1. Confronted by an epidemic of suicides amongst his young countrymen, Erast Fandorin tells the highly experienced detective Xavier Grushin that “The very best of the educated young people are simply giving up on life—they’re suffocated by a lack of spiritual oxygen.” Explain the tension between the new and old generations in the novel, and why Fandorin thinks “living in your world makes us young people feel sick.” How and why have aspirations—for career, money, public honors—changed for the disenchanted youth?
2. What is the meaning of the code word “Azazel,” and how does this rebellious demon figure in the anarchists’ plot?
3. Humor and coincidence figure prominently in the plotting of The Winter Queen. Describe Akunin’s play on cultural perspective; for instance, in his characterization of “American Roulette.” Also, how does Fandorin’s luck come into play with the Lord Byron corset and the breathing practices of Indian Brahmin Chandra Johnson? Why is humor and chance so unexpected and thrilling in the plotting of a mystery novel?
4. Describe Xavier Grushin; is he merely an “old duffer,” or truly someone with a “genuine analytical talent,” as Fandorin says? Further, how does Grushin compare with the seemingly ingenious Detective Brilling, both as a detective and as a man of character?
5. During his interview with Fraulein Pfuhl and Lizanka, Fandorin is very conscious of his rank as “a civil servant, fourteenth class.” After all, as Pfuhl emphasizes, “order is order.” Describe the importance of rank in the novel, both on a romantic and an official level for Fandorin. Take a look at “The Table of Ranks” on pages 243 and 244; what would it have been like to live in a rigidly structured class system like that of Russia at the end of the nineteenth century?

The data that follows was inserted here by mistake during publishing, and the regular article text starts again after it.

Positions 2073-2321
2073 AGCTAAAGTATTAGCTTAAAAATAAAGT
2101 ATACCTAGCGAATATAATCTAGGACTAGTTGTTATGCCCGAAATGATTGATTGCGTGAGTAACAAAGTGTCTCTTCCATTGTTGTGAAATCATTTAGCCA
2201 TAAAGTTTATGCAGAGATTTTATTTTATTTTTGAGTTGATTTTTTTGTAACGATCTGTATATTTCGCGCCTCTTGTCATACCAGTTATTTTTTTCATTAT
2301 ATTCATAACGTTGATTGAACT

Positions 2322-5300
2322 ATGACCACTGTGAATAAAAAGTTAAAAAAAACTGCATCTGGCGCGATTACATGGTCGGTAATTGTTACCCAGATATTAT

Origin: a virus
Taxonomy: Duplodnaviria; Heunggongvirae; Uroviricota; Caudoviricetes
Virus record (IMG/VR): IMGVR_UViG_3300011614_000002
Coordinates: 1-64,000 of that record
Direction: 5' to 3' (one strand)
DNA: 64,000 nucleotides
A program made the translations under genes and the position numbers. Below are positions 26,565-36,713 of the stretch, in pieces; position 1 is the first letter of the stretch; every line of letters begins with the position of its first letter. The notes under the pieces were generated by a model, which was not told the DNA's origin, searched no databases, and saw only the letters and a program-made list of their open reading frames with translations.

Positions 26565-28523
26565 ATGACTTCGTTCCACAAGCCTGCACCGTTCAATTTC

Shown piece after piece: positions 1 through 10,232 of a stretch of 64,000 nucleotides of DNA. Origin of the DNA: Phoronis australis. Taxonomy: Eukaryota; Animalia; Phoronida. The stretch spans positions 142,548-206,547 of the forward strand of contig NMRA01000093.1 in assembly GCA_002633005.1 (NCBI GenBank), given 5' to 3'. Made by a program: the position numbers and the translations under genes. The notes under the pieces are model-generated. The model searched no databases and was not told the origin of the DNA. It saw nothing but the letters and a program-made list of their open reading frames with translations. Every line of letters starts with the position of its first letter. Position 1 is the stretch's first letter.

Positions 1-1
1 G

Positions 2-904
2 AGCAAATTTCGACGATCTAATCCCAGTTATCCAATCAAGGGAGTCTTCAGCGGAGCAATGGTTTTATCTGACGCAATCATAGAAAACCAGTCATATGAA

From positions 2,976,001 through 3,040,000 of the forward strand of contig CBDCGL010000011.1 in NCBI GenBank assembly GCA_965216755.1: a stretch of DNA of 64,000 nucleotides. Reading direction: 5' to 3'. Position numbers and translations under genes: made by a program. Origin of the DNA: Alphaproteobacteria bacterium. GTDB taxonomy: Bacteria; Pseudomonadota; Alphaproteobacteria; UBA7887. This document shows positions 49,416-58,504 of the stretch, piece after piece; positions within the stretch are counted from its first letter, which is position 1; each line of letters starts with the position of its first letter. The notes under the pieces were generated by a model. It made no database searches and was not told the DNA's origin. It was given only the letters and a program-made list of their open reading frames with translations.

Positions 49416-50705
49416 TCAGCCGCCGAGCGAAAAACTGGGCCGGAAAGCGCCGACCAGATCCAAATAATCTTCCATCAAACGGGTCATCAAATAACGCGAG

6. Solving the mystery of Pyotr Kokorin’s public suicide turns out to be a far larger puzzle than even Fandorin initially had suspected. Describe the various principles of investigation that Akunin skillfully weaves into the narrative, such as cui prodest (“seek the one who benefits”) and Brilling’s deductive method. In the end, how does Fandorin’s pluck and intuition solve the mystery?
7. Lady Astair conducts her depraved orphanage based on the outwardly noble idea that “Finding one ’s own path is the most important thing for anyone.” Describe Astair’s educational philosophies and the larger plot against society that it entails. What does the twisted baroness mean when she says: “One cannot clean out the Augean stables without soiling one ’s hands.”
8. How does Akunin’s sleuth compare with the famed detectives of other mystery novels? Discuss how Fandorin’s moments of guilt, fear, vanity, and despair add dimension to his character, and how he matures over the course of his investigations and the novel.
9. Compare Erast Petrovich Fandorin’s love interests: the pure and innocent maiden Lizanka, and her foil, the dark Cleopatra, Amalia. By the end of the novel, a shocking catastrophe takes place on Fandorin and Lizanka’s wedding day. How did this traumatic cliff hanger alter the tone of the novel? What changes have taken place in Fandorin, both
physically and mentally in the course of the novel?